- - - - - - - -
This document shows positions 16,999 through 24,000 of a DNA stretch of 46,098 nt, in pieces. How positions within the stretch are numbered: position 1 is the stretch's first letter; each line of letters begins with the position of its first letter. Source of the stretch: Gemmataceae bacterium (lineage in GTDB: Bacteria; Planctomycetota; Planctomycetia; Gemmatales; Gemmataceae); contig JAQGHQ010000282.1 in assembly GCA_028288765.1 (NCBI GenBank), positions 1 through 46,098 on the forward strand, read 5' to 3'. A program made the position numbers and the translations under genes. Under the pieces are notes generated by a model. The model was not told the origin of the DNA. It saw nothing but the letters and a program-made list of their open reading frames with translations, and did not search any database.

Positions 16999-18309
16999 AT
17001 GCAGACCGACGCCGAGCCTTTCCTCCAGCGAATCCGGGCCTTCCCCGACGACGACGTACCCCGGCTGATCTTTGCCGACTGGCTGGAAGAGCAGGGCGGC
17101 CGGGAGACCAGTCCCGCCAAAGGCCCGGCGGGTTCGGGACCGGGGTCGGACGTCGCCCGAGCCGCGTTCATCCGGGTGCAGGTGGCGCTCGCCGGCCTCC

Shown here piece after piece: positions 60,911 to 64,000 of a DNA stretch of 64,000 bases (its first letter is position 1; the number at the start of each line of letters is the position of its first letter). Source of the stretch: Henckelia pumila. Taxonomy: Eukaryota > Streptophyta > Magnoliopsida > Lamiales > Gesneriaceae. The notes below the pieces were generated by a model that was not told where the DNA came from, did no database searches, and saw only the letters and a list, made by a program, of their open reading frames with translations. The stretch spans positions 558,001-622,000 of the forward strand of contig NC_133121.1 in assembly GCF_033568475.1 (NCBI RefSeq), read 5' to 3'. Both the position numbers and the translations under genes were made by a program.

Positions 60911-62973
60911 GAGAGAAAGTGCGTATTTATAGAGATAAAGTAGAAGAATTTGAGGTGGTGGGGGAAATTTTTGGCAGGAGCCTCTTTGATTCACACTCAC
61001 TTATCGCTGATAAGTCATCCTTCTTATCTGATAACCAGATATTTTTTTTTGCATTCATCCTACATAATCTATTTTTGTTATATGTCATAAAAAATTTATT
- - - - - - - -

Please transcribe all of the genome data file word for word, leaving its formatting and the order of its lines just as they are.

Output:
This document shows positions 16,999 through 24,000 of a DNA stretch of 46,098 nt, in pieces. How positions within the stretch are numbered: position 1 is the stretch's first letter; each line of letters begins with the position of its first letter. Source of the stretch: Gemmataceae bacterium (lineage in GTDB: Bacteria; Planctomycetota; Planctomycetia; Gemmatales; Gemmataceae); contig JAQGHQ010000282.1 in assembly GCA_028288765.1 (NCBI GenBank), positions 1 through 46,098 on the forward strand, read 5' to 3'. A program made the position numbers and the translations under genes. Under the pieces are notes generated by a model. The model was not told the origin of the DNA. It saw nothing but the letters and a program-made list of their open reading frames with translations, and did not search any database.

Positions 16999-18309
16999 AT
17001 GCAGACCGACGCCGAGCCTTTCCTCCAGCGAATCCGGGCCTTCCCCGACGACGACGTACCCCGGCTGATCTTTGCCGACTGGCTGGAAGAGCAGGGCGGC
17101 CGGGAGACCAGTCCCGCCAAAGGCCCGGCGGGTTCGGGACCGGGGTCGGACGTCGCCCGAGCCGCGTTCATCCGGGTGCAGGTGGCGCTCGCCGGCCTCC

Shown here piece after piece: positions 60,911 to 64,000 of a DNA stretch of 64,000 bases (its first letter is position 1; the number at the start of each line of letters is the position of its first letter). Source of the stretch: Henckelia pumila. Taxonomy: Eukaryota > Streptophyta > Magnoliopsida > Lamiales > Gesneriaceae. The notes below the pieces were generated by a model that was not told where the DNA came from, did no database searches, and saw only the letters and a list, made by a program, of their open reading frames with translations. The stretch spans positions 558,001-622,000 of the forward strand of contig NC_133121.1 in assembly GCF_033568475.1 (NCBI RefSeq), read 5' to 3'. Both the position numbers and the translations under genes were made by a program.

Positions 60911-62973
60911 GAGAGAAAGTGCGTATTTATAGAGATAAAGTAGAAGAATTTGAGGTGGTGGGGGAAATTTTTGGCAGGAGCCTCTTTGATTCACACTCAC
61001 TTATCGCTGATAAGTCATCCTTCTTATCTGATAACCAGATATTTTTTTTTGCATTCATCCTACATAATCTATTTTTGTTATATGTCATAAAAAATTTATT